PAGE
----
Selling Manipur

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There can be no dispute that the Sangai Festival this time is much more elaborate. It is for one spread over several venues, including at the Keibul Lamjao at Moirang in the Bishenpur district. Indications are, it will expand even farther from next year, when the newly introduced Cherry Blossom Festival of the Maos will likely become integrated to the Sangai Festival. All these are well and good, and although there are days left before the festival concludes, our congratulations go out to the new government for successfully pulling the festival off on such a grand note. We do hope in the end, the sum of all that have gone into it, the expenses and sweat alike, add up to something good for the society. However, while Manipur’s image must be sold positively and profitably, as indeed the festival has been doing all these years, we do hope in what seems now to be a political one-up-manship between rival political parties, nothing of Manipur is sold more than desired. As eternal skeptics that the media demands those in the profession to be, we will raise some cautions for the people to be wary of.

In contemplating this, our minds go back to the 41 Memorandum of Understanding worth Rs. 5000 crores that the government vaunted of having signed with various putative business partners during a North East Development Summit, timed to coincide with the first two days of the Sangai Festival. Our worries are partly because the entire details of each of the 41 projects are not known yet but from first look they seem to mostly pertain to extractive industries. There also seemed to be very few or no partnership plans on industries that would ultimately result in skills and technologies transfers to the state. Extractive industries definitely would not. One does not have to look far to get a sense of this. About four decades ago the Loktak Hydro Electric Project was constructed and installed. All these years the project has been producing electricity, but what skills would the people of the state has learnt in the meantime to be able to replicate such a project on their own. It is anybody’s guess that it would be practically nothing. What has Manipur been getting from the project? Just 12 percent of the electricity produced, with the rest going to the company that set up the project, the National Hydroelectric Power Corporation, NHPC. Moreover the environmental damages inflicted by the project on Loktak Lake, has remained solely Manipur’s burden not the company’s.

On the other hand, had this been a garment manufacturing plant, or a mobile phone assembly unit, the skills and technology transfers would have been considerable at at practically every level of the manufacturing and marketing process, empowering many and giving hope to them to not just aspire to be blue collar workers, but also entrepreneurs in the same line. The foremost example of this phenomenon is China. Once upon a time China was the world’s workshop, with practically every international brand setting up assembly units in the country. Today, the skills and technologies transfers that resulted have made China produce its own entrepreneurs who can rival the international players who once set up shops in China to avail of the country’s reserve of cheap skilled labour. Why are none of 41 MoUs about setting up such projects? The lingering doubt is that we are witnessing what well-wishers of Myanmar once warned the country when it was opening up to the world towards the beginning of this decade, and investors were lining up to enter the country. The doubts raised then were that the investments poised to flow in were most in the areas of extractive industries, and this would ultimately do more harm than bring benefits for this poor country. The world also witnessed how many of the new projects that resulted from the investment inflow did not play out well. For instance the China sponsored Myitsone Hydroelectric Dam in the Kachine State was suspended because of public protests, and the Letpaduang Copper mine, also China sponsored, at Monywa too face big hurdles because of public objections. In Pakistan similar trouble seems brewing over the Gwadar deep sea port constructed by China and leased to China for 43 years, i.e. till 2059, until the project cost is recovered. Till then, China would be keeping 91 percent of the profits earned from the port. Our caution with regards to the 41 MoU’s signed during the recent summit is, these projects should not be an echo of these unequal agreements. We however hope our fear is baseless, and what have been signed contain nothing that will harm the interest of the state or its people in the long run.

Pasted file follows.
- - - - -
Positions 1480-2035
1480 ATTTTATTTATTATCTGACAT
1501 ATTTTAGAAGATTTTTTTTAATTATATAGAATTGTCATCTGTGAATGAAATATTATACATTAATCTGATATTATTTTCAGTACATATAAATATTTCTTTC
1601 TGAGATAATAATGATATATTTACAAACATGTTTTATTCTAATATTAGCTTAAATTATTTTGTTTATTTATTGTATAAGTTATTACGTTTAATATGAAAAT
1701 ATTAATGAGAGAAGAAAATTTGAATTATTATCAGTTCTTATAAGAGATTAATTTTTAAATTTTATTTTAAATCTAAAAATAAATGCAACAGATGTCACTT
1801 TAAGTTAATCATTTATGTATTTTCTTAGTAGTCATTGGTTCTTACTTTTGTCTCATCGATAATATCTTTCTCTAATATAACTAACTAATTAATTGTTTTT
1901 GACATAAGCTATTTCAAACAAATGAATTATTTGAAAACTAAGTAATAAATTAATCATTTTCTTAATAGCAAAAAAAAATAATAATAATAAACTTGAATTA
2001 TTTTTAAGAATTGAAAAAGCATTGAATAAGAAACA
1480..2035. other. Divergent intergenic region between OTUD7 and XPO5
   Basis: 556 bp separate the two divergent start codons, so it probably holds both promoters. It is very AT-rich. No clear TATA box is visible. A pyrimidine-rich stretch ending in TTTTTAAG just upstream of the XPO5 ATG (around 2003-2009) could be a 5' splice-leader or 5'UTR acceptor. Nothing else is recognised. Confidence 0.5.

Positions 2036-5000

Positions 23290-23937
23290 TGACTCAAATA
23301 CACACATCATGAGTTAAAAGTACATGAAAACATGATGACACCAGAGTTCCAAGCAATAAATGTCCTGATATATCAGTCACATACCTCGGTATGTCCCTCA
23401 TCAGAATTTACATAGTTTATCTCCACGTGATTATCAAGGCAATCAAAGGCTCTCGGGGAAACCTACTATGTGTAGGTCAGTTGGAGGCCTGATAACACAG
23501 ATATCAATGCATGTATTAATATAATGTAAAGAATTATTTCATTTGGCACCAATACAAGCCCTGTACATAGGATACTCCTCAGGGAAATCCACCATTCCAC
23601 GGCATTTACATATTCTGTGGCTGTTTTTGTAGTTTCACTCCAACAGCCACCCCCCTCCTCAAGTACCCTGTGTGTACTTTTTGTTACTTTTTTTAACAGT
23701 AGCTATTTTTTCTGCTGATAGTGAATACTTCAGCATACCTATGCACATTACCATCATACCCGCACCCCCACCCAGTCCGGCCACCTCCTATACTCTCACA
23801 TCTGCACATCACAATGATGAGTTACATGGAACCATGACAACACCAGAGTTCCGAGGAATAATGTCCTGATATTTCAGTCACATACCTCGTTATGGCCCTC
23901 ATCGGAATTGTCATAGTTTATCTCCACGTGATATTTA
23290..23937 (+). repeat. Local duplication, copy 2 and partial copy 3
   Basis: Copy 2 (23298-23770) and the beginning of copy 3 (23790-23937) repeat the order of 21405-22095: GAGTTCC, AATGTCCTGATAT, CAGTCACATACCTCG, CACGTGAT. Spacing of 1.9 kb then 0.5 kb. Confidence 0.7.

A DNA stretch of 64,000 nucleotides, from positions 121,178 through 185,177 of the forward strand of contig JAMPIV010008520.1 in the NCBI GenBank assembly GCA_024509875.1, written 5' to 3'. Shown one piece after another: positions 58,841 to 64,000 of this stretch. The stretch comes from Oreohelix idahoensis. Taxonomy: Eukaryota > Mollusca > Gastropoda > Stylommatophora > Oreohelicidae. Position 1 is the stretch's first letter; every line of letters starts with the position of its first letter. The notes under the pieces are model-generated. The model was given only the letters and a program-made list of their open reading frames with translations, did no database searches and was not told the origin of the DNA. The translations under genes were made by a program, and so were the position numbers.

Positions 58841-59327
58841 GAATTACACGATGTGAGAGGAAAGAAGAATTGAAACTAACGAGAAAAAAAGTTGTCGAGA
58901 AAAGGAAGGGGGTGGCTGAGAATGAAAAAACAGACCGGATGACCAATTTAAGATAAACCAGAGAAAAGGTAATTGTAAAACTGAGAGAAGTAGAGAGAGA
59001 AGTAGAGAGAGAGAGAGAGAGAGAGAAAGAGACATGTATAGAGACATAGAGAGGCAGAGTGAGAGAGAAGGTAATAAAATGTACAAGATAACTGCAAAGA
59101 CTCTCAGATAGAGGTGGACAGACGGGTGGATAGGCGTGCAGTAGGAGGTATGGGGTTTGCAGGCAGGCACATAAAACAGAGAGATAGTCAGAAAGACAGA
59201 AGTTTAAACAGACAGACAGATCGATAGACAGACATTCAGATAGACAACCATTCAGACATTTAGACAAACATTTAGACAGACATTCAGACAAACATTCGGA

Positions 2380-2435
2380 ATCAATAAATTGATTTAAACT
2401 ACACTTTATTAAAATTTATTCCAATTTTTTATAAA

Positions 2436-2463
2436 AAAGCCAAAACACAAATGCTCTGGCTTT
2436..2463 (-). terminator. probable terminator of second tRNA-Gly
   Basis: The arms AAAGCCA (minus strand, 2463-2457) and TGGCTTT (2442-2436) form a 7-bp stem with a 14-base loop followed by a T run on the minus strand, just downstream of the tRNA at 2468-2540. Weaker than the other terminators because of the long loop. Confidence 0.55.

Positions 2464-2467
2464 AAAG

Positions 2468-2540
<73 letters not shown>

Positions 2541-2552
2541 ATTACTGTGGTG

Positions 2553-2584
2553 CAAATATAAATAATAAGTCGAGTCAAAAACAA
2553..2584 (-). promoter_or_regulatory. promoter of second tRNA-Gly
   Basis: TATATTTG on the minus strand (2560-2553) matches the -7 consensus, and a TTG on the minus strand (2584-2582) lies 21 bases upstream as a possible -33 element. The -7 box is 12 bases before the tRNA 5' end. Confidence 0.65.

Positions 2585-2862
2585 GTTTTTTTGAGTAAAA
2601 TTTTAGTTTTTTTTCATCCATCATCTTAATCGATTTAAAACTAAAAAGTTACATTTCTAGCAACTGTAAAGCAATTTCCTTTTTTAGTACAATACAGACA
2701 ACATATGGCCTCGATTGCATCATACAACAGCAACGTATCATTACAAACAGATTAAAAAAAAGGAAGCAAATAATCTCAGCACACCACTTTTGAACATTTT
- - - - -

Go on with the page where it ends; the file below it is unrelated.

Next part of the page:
Source: Imphal Free Press

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